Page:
Wednesday January 13, 2010

From high-profile hostage situations to terrorizing the coasts, is it possible that there’s a good side to Somali pirates? Local fishers in Kenya and Somalia think so. Several years of violent activity by Somali pirates off the east coast of Africa have led to a substantial reduction in the hefty illegal harvest of fish by international commercial vessels. Illegal commercial fishing has been a problem for years, but East African governments often lack the resources to patrol the oceans. Now, Somali pirates have been filling this gap unwittingly. As the pressure on fish stocks from illegal commercial harvests has reduced, local fishers say their catches have been climbing. They claim that many of the valuable fish that disappeared from their catches, such as red snapper, are now being caught in high numbers. While short-term benefits from piracy may be perceived by local fishers, the Kenyan Ministry of Fisheries Development states that piracy has not had a large impact on the total fishing industry because most of their catch comes from Lake Victoria. Pirates do torment locals at times, and piracy limits the potential for Somali and Kenyan interests to further develop their ocean fisheries. However, this unexpected phenomenon has demonstrated the immense impacts that illegal international fishing vessels can have on developing nations like Kenya and Somalia.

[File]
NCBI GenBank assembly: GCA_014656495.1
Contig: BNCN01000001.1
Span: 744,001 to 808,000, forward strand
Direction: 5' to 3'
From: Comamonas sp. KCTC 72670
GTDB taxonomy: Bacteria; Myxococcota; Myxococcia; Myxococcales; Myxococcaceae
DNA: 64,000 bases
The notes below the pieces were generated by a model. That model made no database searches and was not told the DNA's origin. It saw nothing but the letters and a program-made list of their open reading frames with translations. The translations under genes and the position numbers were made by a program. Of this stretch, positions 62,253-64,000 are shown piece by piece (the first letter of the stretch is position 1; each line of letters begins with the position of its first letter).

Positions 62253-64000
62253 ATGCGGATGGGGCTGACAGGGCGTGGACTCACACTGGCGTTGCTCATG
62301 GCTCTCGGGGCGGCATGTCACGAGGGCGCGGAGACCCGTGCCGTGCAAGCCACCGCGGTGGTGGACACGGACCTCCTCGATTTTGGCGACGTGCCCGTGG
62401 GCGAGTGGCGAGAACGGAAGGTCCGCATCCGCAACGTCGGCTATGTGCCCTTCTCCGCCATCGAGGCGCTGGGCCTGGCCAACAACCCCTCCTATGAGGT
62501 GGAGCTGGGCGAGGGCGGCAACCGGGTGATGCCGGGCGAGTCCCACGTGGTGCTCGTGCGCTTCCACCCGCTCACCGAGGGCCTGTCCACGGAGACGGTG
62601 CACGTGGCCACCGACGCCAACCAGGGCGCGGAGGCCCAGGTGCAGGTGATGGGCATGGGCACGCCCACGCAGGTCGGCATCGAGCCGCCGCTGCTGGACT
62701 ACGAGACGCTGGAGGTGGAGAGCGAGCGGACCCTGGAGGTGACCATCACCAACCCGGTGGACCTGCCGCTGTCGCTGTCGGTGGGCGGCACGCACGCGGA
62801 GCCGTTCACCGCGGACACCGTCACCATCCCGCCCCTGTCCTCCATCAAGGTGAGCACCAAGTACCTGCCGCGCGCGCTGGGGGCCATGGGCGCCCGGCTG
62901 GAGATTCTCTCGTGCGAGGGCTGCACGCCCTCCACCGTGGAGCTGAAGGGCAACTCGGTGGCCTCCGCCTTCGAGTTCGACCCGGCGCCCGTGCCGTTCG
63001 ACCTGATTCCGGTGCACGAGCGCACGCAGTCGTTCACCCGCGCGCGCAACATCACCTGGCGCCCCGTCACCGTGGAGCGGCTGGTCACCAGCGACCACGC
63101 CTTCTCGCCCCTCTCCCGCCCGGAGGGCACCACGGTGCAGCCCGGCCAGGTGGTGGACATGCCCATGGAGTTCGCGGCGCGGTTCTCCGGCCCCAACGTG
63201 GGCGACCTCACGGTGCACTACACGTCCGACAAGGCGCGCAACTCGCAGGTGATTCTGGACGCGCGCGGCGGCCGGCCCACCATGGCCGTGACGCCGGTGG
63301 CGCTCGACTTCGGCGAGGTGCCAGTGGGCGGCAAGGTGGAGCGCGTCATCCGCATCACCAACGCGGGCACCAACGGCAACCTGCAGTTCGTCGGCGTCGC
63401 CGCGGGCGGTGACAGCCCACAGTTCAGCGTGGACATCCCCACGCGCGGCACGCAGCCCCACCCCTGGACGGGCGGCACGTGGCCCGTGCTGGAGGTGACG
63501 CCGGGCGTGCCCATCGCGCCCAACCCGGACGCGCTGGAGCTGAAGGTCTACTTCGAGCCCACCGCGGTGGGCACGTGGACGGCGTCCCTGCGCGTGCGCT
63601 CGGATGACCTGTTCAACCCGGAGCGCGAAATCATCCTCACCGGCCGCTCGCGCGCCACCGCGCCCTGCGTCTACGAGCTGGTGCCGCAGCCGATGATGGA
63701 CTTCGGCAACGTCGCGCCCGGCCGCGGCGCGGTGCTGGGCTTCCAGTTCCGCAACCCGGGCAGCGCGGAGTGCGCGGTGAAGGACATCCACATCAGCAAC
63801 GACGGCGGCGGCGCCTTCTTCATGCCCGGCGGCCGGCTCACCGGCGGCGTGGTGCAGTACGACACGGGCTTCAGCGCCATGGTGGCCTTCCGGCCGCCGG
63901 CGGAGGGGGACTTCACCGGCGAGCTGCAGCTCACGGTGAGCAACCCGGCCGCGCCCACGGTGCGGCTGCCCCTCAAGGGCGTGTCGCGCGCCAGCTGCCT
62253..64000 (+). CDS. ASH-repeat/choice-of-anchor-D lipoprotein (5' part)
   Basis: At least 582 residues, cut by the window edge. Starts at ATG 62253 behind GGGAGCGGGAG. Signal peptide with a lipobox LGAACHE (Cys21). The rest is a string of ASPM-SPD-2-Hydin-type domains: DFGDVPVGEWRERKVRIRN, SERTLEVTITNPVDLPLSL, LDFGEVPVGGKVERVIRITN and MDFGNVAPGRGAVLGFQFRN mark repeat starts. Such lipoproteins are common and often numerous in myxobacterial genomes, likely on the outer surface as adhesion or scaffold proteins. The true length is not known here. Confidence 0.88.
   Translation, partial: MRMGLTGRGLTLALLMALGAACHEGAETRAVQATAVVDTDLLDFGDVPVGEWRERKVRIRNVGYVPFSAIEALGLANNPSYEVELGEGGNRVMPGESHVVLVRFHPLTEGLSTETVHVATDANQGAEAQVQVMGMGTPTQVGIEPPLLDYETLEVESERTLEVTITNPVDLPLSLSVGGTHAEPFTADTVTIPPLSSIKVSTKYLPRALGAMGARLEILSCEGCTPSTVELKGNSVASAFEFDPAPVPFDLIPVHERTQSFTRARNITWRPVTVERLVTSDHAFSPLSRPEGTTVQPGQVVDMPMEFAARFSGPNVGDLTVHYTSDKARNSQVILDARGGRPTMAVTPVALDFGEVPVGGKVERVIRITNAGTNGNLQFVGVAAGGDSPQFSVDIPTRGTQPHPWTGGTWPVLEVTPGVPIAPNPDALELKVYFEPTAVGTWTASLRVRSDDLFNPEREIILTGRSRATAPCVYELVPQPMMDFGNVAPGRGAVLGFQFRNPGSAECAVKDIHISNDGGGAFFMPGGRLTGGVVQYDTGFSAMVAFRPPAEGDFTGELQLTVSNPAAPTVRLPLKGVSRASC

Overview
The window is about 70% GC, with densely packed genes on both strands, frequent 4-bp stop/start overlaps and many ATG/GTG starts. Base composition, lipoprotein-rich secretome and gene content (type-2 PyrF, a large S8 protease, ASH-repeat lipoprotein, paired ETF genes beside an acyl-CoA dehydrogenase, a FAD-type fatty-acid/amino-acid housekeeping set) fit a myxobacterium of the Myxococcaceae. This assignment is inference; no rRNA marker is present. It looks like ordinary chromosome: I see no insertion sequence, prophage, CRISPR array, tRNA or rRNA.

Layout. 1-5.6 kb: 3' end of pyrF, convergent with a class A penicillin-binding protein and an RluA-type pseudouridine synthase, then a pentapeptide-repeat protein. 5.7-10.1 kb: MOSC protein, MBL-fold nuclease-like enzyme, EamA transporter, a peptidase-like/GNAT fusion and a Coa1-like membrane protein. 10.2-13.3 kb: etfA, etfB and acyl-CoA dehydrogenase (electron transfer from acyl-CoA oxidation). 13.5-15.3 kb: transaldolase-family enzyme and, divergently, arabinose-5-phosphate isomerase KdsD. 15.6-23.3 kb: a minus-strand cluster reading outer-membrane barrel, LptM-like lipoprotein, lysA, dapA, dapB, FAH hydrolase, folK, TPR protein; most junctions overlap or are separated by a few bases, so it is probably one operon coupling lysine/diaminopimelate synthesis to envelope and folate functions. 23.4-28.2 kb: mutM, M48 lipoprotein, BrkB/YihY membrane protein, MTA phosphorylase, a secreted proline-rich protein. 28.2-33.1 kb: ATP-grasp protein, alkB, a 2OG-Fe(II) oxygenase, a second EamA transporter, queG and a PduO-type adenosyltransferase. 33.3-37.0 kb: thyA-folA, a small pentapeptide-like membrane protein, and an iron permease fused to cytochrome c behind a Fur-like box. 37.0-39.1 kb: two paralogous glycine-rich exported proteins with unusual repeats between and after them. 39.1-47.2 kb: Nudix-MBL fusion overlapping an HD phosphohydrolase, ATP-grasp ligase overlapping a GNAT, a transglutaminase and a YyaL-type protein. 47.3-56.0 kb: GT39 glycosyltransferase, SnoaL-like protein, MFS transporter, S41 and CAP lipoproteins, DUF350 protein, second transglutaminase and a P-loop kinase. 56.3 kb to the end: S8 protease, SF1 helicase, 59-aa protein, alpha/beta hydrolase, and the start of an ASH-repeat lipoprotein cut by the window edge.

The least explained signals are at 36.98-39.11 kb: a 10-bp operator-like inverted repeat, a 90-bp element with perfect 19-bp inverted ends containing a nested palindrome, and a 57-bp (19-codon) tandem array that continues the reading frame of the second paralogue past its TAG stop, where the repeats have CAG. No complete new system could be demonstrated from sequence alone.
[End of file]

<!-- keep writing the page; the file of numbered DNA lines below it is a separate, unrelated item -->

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Photo source: Washington Post

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